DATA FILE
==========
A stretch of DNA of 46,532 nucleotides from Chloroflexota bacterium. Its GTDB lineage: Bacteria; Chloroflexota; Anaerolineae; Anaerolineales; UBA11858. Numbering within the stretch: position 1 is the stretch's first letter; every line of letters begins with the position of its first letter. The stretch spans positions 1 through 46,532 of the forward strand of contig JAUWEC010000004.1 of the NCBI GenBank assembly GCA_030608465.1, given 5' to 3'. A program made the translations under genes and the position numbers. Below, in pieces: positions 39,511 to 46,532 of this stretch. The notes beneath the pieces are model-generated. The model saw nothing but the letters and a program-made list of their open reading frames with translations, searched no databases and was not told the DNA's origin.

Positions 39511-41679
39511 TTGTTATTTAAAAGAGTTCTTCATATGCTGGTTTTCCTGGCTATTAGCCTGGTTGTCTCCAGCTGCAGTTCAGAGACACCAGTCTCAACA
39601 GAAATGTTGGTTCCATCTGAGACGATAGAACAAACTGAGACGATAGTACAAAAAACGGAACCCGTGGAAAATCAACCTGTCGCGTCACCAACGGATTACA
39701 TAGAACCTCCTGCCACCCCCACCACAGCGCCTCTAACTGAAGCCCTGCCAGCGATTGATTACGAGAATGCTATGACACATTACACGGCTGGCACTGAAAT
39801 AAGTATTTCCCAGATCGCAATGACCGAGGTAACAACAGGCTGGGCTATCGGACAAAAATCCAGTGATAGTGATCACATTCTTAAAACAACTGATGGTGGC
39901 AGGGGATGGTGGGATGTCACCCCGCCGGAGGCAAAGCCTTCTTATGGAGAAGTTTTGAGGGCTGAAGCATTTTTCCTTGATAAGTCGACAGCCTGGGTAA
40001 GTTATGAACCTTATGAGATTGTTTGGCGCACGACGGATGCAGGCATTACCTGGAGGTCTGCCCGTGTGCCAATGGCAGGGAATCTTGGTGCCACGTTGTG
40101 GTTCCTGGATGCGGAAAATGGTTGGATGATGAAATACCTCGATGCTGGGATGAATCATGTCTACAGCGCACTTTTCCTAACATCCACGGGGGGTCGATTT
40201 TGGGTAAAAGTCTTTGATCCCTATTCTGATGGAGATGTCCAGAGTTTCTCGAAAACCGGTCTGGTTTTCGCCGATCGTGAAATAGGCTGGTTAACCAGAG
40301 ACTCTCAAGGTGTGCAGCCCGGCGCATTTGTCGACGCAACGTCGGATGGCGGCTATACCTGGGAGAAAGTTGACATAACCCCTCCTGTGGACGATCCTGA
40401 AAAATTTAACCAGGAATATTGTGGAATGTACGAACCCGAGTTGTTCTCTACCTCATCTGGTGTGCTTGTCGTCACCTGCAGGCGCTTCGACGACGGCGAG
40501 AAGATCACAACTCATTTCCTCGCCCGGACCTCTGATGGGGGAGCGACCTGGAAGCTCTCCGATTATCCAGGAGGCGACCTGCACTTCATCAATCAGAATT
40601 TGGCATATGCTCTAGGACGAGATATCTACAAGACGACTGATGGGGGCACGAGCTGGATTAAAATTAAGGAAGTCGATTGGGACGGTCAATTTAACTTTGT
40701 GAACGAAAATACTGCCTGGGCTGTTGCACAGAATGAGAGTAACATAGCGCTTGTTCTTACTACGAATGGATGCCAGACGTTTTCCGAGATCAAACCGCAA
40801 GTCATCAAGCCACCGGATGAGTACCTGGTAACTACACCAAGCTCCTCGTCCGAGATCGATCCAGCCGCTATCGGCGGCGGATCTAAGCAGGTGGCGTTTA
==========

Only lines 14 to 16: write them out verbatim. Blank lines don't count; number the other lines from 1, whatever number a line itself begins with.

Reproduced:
40601 TGGCATATGCTCTAGGACGAGATATCTACAAGACGACTGATGGGGGCACGAGCTGGATTAAAATTAAGGAAGTCGATTGGGACGGTCAATTTAACTTTGT
40701 GAACGAAAATACTGCCTGGGCTGTTGCACAGAATGAGAGTAACATAGCGCTTGTTCTTACTACGAATGGATGCCAGACGTTTTCCGAGATCAAACCGCAA
40801 GTCATCAAGCCACCGGATGAGTACCTGGTAACTACACCAAGCTCCTCGTCCGAGATCGATCCAGCCGCTATCGGCGGCGGATCTAAGCAGGTGGCGTTTA